The initiation section of the book was excellent in concept, but it seemed to take up too much of the story content, in my opinion. It could have been compressed to lend as much impact; possibly more impact. It began to belabor the story, but was pulled out just in time to move on to a conclusion, thankfully. The conclusion, however, seemed rushed in contrast. Possibly the author was cut short by editors, but the ending of her book failed to tie things together well enough to answer questions that seemed pertinent to this particular story. It seemed abrupt, to me.

There is no doubt that Veronica Roth can write a story that is intriguing and full-bodied. She writes one with interest and good character building. I felt as if her characters were realistic and captivating, personal and probable within her world-setting. They engender a caring response, and an understandable connectedness to each other within the novel. I think these are her strong points, and very immediate ones, ultimately making "Divergent" a good book to read. Nothing better than an author who can create great characters we can attach ourselves to!

I would recommend this book to YA readers, and to many adult readers who enjoy dystopian novels. With the small exceptions I've mentioned that do not in any way take from her overall presentation of a worthy novel, this is quite the entertaining book!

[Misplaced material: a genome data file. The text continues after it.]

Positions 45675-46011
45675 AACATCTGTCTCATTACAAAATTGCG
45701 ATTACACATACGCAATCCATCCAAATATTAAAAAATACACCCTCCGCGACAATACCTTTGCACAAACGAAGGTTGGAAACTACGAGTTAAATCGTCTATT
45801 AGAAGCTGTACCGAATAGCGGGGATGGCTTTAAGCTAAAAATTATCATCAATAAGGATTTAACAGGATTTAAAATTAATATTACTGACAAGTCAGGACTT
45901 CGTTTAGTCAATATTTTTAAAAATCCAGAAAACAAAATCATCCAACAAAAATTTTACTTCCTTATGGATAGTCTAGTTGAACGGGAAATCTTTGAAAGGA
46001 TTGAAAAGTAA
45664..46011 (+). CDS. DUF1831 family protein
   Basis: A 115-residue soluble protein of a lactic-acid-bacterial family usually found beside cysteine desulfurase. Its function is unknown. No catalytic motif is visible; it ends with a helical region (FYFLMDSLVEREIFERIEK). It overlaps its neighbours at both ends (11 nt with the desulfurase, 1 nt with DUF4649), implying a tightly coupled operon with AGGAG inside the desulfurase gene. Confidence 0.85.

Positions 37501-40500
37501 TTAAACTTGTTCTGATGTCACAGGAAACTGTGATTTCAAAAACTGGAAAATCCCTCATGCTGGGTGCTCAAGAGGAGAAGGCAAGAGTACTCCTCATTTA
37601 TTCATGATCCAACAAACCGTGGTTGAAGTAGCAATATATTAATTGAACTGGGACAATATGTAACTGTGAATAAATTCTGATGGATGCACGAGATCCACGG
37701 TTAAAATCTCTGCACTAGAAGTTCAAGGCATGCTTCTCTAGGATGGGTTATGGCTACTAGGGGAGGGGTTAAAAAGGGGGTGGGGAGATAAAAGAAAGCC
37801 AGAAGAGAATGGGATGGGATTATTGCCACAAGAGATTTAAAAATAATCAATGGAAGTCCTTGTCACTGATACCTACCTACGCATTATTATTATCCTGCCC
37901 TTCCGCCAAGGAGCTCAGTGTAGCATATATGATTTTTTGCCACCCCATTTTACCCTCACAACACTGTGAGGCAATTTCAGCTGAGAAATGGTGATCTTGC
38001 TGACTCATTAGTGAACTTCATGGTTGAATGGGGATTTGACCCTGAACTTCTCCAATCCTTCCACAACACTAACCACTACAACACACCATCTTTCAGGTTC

While the story is left unresolved, I expect a second book to conclude it, making this a series. Personally, I'll be looking forward to reading it.

4 stars and a choice of Erudite for my faction

Deborah/The Bookish Dame

My Favorite Character?   Four     You'll have to read the book to find out who that is...   ;]

Monday, November 14, 2011

"Jane Austen Made Me Do It..." Compiled by Laurel Ann Nattress ~ These Short Stories Are To Die For!

Published by: Ballantine Books
Pages: 464
Genre: Fiction, General & Historical Romance

The Dame's View:

Will it be enough to say that I wish this book had gone on and on just like a Jane Austen novel?

Laurel Ann Nattress has achieved a coup in this first of her books. Who could have imagined that so many "mash-up" short stories would have been released about Jane Austen's novels and her characters? I'll bet the great Jane wouldn't have. And, I'll bet she's having a delighted laugh over this one because it's by far the best of the best in concept and expression of any books like it.

Fun, luminous, entertaining, in the original sense; meaning a time when a book was meant to entertain before television and video games, "Jane Austen Made Me Do It.." is the book of this literay season that you'll want to give your best friends, your daughters, neices and mother. I'm getting copies for Christmas gifts.

How on earth Ms Nattress ever chose from what had to have been a mountain of fabulous entries, because those that made it are the finest of the finest, I have no idea. With writers such as Stephaine Barron, Janet Mullany, Lauren Willig, Margaret C. Sullivan...and I could go on, I just can't fathom who was left out!